Some of the achievements of the ICWR have been to jointly produce waterspout research papers. Another achievement has been the increase in public awareness of waterspouts around the world. Features on the ICWR web site called the “Live Waterspout Watch”, as well as the ICWR Facebook page have helped facilitate this public awareness. Some projects that are currently being undertaken, and which I hope will be completed in the next five years, are the Global Waterspout Forecast System (GWFS), Global Waterspout Database (GWD), and Global Waterspout Watch Network (GWWN). The GWFS will produce waterspout potential maps for the entire globe. The GWD is a database containing waterspout events from around the world. The GWWN is a global network of waterspout spotters. The ICWR is comprised of a director (me), as well as an executive committee. The executive committee has two representatives: Dr. Alexander Keul, from Salzburg University; and Michalis Siatous, meteorologist with the Greek Weather Service. The ICWR is also represented by a growing number of storm chasers, meteorologists, and research scientists. Q: Are there any ways that storm chasers, weather observers, and other interested parties can participate in or otherwise assist the work of ICWR? W: Yes. Storm chasers and weather observers can contact the ICWR and become part of the GWWN. Researchers and meteorologists can collaborate with the ICWR to produce joint research papers or develop forecast models. Q: How many waterspout incidents have you personally witnessed? Are there any that stand out as particularly memorable for you? W:I have seen waterspouts on five separate occasions. The most memorable one was the first time I saw them. I rented a cottage for a few days on the north shore of Lake Erie. The weather was warm and the hope of seeing any waterspouts diminished with each passing day. On the last day of the vacation, I stopped thinking about waterspouts. That morning the weather was cool. I went out onto the beach with my glass of orange juice and was looking around the sand. I looked up over the water, and to my amazement I saw a family of three waterspouts in a row! My jaw and the glass dropped. I ran into the cottage yelling, “Waterspouts!” My wife told me that I was like a kid in a candy store. I grabbed my video camera, and for the next fifty minutes I filmed several waterspouts forming and dissipating. Q: When you’re not researching waterspouts, what do you like to do? Got any hobbies that keep you occupied when the spouts aren’t spinning? W: Hey, waterspout research is my hobby! My other hobbies are archeology and treasure hunting, which I have been doing for the last twenty-six years. I have found several artifacts that have added to the knowledge of the history of my town. These artifacts go on display to the public at various events. I am also planning on creating a virtual museum. I should point out that one of my greatest dreams is treasure hunting on the beach while looking up and seeing a waterspout! _______________________ * The three parameters are as follows: (1) The difference between water temperature and 850 mb temperature; (2) the depth of convective clouds; and (3) the 850 mb wind speed, which must be less than 40 knots. For further information, Szilagyi refers readers to his article on waterspout forecasting.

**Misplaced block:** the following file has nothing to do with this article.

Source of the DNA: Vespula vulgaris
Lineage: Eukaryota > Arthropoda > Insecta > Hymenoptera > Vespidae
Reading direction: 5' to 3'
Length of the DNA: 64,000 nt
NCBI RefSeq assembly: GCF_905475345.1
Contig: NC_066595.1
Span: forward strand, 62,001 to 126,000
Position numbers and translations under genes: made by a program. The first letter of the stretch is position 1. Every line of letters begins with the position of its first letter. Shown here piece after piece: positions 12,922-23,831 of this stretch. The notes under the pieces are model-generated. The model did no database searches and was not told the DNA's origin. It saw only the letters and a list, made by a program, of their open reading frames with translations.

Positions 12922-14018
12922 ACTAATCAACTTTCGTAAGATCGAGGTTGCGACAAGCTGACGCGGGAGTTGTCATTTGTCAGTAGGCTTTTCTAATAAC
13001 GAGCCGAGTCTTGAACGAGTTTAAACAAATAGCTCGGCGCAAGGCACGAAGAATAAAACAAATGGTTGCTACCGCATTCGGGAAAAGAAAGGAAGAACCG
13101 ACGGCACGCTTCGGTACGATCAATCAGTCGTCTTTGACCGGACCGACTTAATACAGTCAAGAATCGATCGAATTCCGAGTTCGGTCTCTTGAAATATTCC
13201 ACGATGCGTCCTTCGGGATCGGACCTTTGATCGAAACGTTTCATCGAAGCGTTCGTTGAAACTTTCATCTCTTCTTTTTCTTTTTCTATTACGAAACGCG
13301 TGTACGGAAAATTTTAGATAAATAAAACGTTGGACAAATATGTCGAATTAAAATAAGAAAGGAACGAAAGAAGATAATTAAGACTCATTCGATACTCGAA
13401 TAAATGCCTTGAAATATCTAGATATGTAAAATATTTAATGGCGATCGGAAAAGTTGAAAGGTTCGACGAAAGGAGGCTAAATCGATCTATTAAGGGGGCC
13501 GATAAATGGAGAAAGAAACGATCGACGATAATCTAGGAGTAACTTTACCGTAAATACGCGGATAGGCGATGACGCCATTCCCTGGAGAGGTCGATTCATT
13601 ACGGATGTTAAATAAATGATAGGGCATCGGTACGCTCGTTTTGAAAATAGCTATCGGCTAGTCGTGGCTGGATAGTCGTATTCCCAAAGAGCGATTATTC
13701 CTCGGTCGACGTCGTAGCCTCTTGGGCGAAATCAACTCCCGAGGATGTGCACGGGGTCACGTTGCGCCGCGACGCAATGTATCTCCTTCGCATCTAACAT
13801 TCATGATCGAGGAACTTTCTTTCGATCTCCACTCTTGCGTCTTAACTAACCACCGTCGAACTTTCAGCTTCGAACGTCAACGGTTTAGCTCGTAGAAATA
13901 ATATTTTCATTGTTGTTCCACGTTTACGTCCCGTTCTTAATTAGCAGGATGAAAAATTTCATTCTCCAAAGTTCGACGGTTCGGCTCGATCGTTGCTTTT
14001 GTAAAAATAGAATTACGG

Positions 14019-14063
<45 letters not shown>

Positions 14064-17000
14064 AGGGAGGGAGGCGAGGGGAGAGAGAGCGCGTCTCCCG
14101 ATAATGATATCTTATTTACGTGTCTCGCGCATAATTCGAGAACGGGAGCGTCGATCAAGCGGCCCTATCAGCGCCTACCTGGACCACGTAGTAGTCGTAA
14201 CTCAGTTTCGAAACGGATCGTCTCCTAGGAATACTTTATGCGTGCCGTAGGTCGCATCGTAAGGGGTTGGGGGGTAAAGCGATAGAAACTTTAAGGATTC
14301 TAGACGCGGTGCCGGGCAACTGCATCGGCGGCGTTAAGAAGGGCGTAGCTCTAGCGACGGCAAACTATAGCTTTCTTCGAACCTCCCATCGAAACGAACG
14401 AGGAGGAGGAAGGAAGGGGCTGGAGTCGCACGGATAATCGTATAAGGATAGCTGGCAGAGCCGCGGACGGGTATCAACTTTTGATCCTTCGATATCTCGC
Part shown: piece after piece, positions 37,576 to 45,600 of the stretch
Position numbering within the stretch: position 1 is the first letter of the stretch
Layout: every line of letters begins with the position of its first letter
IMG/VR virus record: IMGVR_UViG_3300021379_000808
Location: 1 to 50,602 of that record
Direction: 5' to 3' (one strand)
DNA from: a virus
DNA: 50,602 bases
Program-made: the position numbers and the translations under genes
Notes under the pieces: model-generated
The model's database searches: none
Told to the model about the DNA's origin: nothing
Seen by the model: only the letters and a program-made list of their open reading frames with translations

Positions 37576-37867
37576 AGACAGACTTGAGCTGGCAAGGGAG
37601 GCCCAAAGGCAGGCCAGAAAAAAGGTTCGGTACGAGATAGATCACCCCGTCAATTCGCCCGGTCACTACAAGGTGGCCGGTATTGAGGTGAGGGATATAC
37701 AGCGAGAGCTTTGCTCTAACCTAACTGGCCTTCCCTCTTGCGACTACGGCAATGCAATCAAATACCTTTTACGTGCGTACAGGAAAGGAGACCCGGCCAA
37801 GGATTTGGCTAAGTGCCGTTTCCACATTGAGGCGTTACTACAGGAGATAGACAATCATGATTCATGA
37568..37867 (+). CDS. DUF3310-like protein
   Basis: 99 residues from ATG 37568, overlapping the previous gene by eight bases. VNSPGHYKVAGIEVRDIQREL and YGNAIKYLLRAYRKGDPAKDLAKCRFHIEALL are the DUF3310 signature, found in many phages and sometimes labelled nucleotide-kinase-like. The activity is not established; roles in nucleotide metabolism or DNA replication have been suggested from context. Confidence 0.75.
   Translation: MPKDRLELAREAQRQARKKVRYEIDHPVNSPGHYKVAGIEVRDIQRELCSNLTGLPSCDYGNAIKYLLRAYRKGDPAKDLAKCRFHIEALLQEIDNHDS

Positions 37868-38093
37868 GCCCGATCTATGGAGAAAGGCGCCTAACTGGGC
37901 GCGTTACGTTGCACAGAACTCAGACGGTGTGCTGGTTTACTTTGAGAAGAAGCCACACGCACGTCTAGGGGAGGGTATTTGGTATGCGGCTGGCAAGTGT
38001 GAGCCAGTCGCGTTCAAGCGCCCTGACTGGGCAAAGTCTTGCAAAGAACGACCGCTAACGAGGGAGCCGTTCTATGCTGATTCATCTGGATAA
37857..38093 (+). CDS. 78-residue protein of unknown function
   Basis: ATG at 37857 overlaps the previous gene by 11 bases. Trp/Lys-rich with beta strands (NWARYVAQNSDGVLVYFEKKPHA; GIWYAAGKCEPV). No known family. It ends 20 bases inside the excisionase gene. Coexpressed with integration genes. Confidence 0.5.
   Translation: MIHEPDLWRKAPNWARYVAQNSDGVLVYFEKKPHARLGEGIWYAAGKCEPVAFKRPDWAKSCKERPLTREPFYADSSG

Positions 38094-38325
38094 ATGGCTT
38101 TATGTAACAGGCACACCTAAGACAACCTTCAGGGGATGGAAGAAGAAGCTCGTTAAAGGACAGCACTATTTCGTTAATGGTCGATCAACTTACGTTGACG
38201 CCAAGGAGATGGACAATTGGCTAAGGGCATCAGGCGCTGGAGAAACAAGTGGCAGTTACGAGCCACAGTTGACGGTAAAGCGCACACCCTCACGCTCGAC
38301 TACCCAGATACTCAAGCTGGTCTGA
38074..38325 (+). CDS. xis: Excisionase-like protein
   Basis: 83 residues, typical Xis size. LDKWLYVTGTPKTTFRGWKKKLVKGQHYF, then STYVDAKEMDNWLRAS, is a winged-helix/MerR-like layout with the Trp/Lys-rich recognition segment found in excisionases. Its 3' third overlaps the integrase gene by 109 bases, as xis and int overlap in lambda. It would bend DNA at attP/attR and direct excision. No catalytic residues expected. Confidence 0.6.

Waterspouts on Lake Michigan